- What will happen after the consultation survey closes?
After the consultation survey closes, the responses will be compiled and provided to the Research Ethics and Integrity Strategy Committee. They will review the responses and comments and make a recommendation to the DVC(R).
- Why don’t any of the options describe how they would be implemented?
The Ethics@Melbourne Project aims to improve our current ethics processes. Through the consultation survey, we want to hear from you about which aspects of the review process are most important. We understand that this may vary between disciplines and for different roles within the process. It will be impossible to implement processes that address all priorities equally. After we collate your responses, the Research Ethics and Integrity Strategy Committee will be better able to provide a recommendation to the DVC(R) and a decision will be made. After that time, and depending on the results of the consultation, appropriate processes will be put in place.
- Why is this consultation taking place?
The role of ethics review is to consider and manage the risks to research participants so that the rights and interests of research participants are respected. Guidelines and legislation have been enacted by state and federal governments, with the University directly responsible for their implementation. This includes that the University must regularly assess all ethics review processes to ensure they allow those guidelines and legislation to be met. This consultation is a regular part of that process. In addition, REI has received feedback from members of the University community who are concerned that the current ethics review processes are not meeting the requirements of the timely and high-quality review they were established to provide. As research areas and methods have changed over time, the processes supporting ethics review at the University have similarly changed. This has happened before - and it will happen again. This consultation is a continuation of the University's response to the changing needs of all those involved in its ethics review processes. To do that, we need to hear from everyone, including committee members, researchers, students and administrators.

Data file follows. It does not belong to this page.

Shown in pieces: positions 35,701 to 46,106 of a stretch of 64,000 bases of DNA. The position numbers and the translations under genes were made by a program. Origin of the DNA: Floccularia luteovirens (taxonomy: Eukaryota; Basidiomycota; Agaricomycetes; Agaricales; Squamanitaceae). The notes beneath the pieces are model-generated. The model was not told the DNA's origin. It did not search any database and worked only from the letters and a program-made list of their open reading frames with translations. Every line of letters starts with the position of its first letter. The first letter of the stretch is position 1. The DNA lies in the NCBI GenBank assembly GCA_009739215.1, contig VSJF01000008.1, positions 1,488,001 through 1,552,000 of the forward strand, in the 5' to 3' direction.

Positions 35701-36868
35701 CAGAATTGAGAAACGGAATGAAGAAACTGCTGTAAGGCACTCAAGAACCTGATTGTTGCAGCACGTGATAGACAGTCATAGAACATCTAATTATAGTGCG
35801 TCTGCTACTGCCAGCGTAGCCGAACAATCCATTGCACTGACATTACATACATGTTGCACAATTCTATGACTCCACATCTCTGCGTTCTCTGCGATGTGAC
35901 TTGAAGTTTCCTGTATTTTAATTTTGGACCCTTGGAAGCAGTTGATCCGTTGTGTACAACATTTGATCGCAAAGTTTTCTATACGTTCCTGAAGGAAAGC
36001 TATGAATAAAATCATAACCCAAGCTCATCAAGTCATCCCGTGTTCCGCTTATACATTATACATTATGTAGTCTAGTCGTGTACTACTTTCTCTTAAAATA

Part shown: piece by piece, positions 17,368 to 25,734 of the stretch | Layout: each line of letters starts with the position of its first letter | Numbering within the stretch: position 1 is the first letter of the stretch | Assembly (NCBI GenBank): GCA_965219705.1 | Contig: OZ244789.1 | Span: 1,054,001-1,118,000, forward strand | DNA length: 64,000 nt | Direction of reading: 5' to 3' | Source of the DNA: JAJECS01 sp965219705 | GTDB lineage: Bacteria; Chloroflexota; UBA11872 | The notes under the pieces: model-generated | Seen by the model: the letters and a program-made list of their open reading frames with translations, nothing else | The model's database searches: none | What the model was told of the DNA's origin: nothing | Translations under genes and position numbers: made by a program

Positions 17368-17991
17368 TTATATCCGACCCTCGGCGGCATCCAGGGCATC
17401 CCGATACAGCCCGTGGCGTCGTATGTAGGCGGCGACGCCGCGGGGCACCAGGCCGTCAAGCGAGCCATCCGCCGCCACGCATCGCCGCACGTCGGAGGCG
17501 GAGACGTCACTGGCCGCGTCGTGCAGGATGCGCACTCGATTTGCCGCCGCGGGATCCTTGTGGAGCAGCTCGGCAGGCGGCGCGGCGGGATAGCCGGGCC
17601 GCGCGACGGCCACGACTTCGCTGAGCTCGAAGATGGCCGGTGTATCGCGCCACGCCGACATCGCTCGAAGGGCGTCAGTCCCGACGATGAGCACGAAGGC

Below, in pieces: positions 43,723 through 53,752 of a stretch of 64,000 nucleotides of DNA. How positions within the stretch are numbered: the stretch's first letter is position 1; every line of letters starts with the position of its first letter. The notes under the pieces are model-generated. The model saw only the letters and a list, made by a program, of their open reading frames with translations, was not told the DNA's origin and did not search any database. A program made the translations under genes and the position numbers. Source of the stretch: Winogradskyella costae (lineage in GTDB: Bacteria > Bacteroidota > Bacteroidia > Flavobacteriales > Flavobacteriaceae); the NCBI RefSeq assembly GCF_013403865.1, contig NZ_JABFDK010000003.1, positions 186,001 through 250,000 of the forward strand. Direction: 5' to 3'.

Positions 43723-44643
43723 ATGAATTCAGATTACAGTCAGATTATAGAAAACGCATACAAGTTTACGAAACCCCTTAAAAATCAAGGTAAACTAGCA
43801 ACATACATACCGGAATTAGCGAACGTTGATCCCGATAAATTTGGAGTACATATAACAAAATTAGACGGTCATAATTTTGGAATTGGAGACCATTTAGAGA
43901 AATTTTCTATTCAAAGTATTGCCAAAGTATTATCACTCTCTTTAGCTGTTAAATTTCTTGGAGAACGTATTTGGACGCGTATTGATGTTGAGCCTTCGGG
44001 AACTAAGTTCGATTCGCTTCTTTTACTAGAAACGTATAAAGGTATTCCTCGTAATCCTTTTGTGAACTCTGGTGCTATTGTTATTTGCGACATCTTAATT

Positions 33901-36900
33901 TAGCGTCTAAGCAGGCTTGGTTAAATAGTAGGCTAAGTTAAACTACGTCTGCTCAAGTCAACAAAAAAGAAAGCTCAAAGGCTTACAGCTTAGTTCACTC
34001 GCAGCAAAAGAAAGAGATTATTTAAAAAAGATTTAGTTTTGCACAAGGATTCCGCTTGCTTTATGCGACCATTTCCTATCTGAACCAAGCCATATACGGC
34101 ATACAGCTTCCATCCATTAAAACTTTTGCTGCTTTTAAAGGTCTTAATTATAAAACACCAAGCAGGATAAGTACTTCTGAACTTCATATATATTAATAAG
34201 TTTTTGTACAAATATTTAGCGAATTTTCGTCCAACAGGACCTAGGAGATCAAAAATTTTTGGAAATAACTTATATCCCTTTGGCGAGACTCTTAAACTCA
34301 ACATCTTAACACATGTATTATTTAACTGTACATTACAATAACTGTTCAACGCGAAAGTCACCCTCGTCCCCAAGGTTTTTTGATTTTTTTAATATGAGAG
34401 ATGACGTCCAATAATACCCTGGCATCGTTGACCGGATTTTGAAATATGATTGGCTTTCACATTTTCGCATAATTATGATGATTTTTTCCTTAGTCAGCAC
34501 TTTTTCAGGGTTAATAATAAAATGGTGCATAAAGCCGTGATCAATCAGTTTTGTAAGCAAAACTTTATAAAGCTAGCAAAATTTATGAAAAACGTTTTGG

- What if my concerns are not covered by the survey questions?
The survey questions were designed to obtain feedback on the options presented and the elements of the ethics review processes that should be considered. While some of the questions are quite specific, others are general in nature and provide space for your comments. Please use the comments sections to respond to any concerns that are not covered in the survey, we certainly do want to hear from you. If you would like to discuss a specific query with us, please come along to an information session or contact us directly.
- Friday 25 May, 1.00 pm - 2.00 pm
Theatre 1, 207 Bouverie St, Parkville Campus
- Tuesday 29 May, 1.00 pm - 2.00 pm
Forum Theatre, Arts West North Wing, Parkville Campus
- Monday 4 June, 1.15 pm - 2.15 pm
Malaysian Theatre, Melbourne School of Design, Parkville Campus
- Tuesday 12 June, 1.00 pm - 2.00 pm
Theatre 3, FBE 111 Barry St, Parkville Campus
- Thursday 14 June, 1.00 pm - 2.00 pm
Seminar rooms 1 & 2, Building 416, Werribee Campus
For further information contact: email@example.com